Lawmakers have complained about the coverage they’ve received from the press since the inception of the country. But in the past few months, some on Capitol Hill have taken their criticism to new heights—offering blistering critiques of stories they dislike and personally singling out and fighting with individual reporters whom they view as biased. And they’re doing it all in real time.
It is a strategy Donald Trump honed and perfected during his 2016 campaign and has continued to deploy well into his first term. And although senators lack the same zeal and bite as the president, the posture is similar.
In recent months, many GOP lawmakers have repurposed their Twitter accounts into platforms for media criticism. Perhaps no one has been as dutiful about it as Sen. Marco Rubio (R-FL), who has dedicated a good deal of time nitpicking various aspects of media coverage in the Trump era.
Rubio provoked local criticism for a tweet lamenting that some media outlets printed the F-word, and said reporters were giving too much air time to people like conspiracy theorist Alex Jones. He tweeted that many Republicans who want to criticize Trump refuse to do so because they’d rather not side with “the media.” He has criticized a Mother Jones reporter, an opinionated GQ correspondent, and CNN White House correspondent Jim Acosta.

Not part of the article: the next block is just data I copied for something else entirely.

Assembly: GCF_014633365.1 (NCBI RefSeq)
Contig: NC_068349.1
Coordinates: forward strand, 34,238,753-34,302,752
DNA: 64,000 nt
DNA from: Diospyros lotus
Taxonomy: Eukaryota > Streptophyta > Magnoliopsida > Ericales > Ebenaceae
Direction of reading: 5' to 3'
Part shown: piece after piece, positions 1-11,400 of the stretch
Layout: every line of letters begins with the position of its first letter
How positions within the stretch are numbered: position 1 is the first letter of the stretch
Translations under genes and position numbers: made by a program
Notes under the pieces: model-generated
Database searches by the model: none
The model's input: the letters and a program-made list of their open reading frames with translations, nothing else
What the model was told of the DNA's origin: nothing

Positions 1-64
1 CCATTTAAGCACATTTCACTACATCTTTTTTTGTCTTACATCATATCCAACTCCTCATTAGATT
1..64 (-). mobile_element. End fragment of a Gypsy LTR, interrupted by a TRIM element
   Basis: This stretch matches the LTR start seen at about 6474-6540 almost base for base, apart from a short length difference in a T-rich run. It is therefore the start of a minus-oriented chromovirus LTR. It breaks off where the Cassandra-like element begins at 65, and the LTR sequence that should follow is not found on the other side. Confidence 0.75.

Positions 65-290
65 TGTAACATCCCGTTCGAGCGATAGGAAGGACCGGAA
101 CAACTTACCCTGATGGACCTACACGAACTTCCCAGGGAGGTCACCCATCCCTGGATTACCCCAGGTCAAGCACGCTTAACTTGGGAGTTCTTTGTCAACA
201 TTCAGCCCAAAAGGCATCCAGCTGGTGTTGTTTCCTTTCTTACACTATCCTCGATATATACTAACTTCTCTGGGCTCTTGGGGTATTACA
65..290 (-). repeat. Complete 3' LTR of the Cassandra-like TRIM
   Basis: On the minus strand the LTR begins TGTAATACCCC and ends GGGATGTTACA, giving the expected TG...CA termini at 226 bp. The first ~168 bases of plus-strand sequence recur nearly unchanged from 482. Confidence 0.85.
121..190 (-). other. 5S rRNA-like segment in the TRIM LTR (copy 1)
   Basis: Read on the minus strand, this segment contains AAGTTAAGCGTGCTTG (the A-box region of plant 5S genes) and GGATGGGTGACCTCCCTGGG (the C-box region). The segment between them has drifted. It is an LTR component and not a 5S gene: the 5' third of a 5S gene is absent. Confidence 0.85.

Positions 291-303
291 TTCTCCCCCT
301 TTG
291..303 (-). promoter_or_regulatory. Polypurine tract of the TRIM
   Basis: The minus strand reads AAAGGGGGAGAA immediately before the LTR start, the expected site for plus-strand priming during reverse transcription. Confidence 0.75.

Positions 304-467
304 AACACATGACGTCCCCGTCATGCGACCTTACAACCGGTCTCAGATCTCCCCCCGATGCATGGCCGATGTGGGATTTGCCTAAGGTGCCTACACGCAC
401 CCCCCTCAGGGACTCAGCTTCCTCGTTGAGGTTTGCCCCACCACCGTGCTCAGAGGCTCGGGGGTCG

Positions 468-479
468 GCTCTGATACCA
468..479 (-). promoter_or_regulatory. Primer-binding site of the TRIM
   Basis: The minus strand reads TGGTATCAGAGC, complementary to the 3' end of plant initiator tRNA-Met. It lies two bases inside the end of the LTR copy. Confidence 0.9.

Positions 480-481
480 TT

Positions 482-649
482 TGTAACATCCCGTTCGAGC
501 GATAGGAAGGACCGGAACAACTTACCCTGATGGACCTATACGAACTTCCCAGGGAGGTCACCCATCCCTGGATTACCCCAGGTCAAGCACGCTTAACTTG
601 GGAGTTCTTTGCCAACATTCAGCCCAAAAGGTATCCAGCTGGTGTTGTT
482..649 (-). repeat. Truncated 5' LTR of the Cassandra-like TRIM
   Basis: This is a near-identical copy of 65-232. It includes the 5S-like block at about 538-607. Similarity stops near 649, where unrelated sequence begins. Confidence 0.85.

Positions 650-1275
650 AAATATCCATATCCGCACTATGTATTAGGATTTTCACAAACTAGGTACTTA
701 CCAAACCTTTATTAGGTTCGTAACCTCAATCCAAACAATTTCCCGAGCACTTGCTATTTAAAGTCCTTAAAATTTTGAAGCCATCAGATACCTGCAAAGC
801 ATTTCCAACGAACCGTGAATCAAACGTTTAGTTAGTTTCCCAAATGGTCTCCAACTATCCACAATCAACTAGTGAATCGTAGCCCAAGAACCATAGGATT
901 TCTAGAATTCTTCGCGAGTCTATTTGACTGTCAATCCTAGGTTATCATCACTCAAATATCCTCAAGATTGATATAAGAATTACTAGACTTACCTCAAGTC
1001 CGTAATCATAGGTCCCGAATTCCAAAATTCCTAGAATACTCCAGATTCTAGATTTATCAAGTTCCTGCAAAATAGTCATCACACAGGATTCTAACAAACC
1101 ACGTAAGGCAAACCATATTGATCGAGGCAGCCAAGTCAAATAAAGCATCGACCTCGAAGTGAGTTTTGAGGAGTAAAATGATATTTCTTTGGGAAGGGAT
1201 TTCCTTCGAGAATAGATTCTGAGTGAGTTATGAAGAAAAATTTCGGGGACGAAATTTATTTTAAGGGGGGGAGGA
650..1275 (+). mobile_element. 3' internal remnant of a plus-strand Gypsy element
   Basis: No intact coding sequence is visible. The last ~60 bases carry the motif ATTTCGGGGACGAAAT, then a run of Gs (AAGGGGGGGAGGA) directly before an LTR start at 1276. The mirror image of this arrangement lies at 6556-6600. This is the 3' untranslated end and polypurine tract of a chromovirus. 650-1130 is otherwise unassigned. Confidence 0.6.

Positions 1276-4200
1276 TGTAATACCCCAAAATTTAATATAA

“I’ve seen media bias firsthand. But vast majority of reporters try to be fair & professional. Very few act like Acosta does,” Rubio wrote. “He regularly showboats to make himself the story. Instead of reporting the news he wants to be the news Revoking his WH pass gives him spotlight he craves.”
Rubio belongs to a younger generation of lawmakers that uses Twitter to stay hyper-engaged in the political conversation as it takes its twists and turns. Sen. Tom Cotton (R-AR) does, too. The Arkansas Republican is regarded by many as one of the GOP’s top attack-dogs and has used his personal Twitter account to lament the quality of editors in modern newsrooms as well as to go after television anchors, Capitol Hill reporters and national media outlets he believed weren’t giving Supreme Court nominee Brett Kavanaugh a fair shake. He posted memes joking about the media’s coverage of the Supreme Court confirmation process, and often repeated a talking point calling reporters the “media wing of the Democratic party.”